How does hearing occur?
The Ear and the Sense of Hearing
The organ for hearing sound is the ear. It is one of the most complex and useful organs in our body. Hearing sounds is all about vibrations. Vibrations cause sound waves. For instance, if you knock on your table, sound is produced as a result of vibrations from the impact. But the sound alone means nothing until we hear it, and our brains interpret what sound it is.
Here is the diagram of the entire hearing organ, The Ear.
The ear is made up of three sections. The outer ear consists of the earflap (also called the pinna or auricle), the outer ear canal and the eardrum. The middle ear houses our body’s three smallest bones, the ossicles. The inner ear consists of bony chambers called the cochlea and corti.
The pinna is like a funnel, which directs sound to the ear canal and unto the eardrum. The ear canal has wax in it that helps trap infections and particles from getting deeper into the more sensitive parts of the organ.
Sound waves travelling through the ear canal reach the eardrum and bounces off, setting the eardrum to vibrate too. This sets off more vibrations of the ossicles (the three small bones called Hammer, Anvil and Stirrup) inside of the middle ear.
The ossicles are connected to the cochlea. The cochlea is a long chamber, shaped like a garden snail, filled with a liquid. The chamber has a hair-like lining. As the vibrations travel through the liquid in the chamber, the tiny hairs are stimulated, picking up the vibration signals from the liquid and send them to a special part of the brain for interpretation. The entire process happens within millions of a second.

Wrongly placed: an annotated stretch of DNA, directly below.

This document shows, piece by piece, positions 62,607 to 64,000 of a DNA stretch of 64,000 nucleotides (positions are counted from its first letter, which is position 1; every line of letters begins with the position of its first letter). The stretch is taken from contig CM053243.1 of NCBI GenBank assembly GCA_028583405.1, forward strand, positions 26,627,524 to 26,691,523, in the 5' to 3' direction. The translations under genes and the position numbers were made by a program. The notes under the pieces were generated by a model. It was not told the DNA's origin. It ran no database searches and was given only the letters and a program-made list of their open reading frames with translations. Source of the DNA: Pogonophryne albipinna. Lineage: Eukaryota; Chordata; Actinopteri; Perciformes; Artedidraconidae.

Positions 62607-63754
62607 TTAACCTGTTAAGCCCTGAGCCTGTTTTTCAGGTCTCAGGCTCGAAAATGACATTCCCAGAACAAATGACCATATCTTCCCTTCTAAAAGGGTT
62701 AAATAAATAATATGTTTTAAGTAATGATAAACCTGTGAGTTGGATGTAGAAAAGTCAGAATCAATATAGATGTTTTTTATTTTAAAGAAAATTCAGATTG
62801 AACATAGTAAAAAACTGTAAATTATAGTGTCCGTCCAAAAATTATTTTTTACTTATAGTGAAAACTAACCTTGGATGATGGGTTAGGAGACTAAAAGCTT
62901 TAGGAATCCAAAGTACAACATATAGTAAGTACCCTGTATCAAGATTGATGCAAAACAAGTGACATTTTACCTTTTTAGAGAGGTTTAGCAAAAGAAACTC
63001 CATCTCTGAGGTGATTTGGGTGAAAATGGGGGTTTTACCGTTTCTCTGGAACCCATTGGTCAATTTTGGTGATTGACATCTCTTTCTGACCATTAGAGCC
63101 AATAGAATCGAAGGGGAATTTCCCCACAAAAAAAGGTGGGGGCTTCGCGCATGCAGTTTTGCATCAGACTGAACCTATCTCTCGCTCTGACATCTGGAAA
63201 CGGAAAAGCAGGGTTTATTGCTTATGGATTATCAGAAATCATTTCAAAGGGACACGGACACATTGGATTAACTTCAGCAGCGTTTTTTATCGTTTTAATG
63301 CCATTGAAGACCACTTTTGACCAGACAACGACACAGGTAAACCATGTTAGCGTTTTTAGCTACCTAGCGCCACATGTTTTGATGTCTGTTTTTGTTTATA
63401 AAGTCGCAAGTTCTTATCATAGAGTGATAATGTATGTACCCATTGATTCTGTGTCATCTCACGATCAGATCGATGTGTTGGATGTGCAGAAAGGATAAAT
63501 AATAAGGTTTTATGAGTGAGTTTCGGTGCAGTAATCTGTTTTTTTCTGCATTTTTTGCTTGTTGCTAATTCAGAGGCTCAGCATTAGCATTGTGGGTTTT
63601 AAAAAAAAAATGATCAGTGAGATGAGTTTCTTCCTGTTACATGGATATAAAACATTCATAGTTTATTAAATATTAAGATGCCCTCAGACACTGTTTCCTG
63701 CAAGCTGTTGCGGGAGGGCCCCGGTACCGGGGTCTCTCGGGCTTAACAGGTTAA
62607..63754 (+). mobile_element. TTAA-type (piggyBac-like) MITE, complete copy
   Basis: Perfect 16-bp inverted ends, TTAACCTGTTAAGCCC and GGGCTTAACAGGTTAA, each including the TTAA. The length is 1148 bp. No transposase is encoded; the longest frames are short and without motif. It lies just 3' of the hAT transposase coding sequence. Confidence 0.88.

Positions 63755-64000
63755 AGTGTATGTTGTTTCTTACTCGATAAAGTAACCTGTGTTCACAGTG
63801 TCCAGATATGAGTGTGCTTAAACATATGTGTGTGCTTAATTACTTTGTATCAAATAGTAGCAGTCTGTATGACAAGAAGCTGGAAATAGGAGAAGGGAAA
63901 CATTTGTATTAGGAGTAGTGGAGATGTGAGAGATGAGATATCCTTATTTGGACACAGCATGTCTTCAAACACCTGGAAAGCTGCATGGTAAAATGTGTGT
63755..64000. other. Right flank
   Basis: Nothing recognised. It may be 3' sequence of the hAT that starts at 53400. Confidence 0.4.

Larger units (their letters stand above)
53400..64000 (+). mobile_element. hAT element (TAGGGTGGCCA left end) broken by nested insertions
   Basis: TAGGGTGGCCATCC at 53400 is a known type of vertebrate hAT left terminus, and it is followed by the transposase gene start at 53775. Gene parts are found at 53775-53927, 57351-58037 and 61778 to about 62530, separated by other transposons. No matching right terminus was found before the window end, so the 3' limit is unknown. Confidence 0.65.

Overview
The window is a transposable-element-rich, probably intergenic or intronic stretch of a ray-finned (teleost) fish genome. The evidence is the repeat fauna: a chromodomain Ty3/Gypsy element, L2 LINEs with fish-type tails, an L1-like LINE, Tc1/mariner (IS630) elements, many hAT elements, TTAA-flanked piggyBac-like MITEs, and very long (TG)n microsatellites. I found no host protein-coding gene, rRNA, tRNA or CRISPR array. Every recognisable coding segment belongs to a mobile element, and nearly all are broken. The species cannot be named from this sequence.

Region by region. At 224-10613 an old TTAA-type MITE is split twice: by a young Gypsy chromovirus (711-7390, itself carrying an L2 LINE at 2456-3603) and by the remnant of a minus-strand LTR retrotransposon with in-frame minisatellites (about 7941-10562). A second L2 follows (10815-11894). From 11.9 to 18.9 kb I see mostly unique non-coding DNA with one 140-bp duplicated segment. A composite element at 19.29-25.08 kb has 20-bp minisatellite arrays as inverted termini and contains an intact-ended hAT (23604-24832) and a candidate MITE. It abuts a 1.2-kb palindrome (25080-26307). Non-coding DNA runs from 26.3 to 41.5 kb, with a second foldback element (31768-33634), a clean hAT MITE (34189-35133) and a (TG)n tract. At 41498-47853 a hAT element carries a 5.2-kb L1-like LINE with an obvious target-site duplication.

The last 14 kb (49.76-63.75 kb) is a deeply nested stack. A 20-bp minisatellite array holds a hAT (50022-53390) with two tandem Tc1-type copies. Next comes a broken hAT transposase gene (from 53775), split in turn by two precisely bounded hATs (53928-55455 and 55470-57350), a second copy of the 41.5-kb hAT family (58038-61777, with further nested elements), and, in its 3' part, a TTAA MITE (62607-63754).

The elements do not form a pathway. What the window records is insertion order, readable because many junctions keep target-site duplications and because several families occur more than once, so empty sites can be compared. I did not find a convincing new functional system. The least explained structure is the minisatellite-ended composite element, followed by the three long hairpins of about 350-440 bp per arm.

Powerful vibrations cause more activation of the hairs in the cochlea and the brain understands it as very loud noise. Extreme vibrations can break (rapture) the eardrum and ossicles, causing hearing loss. Even household noise like loud sound systems, lawn mowers and loud earphones can cause significant damage to the hearing organ. The ear is a very useful organ and you should take care of it by wearing sound-proof equipment when in very noisy environments.
Infections (often caused by bacteria introduced into the ear by sticking things into the ear), drugs and old age can all cause hearing loss.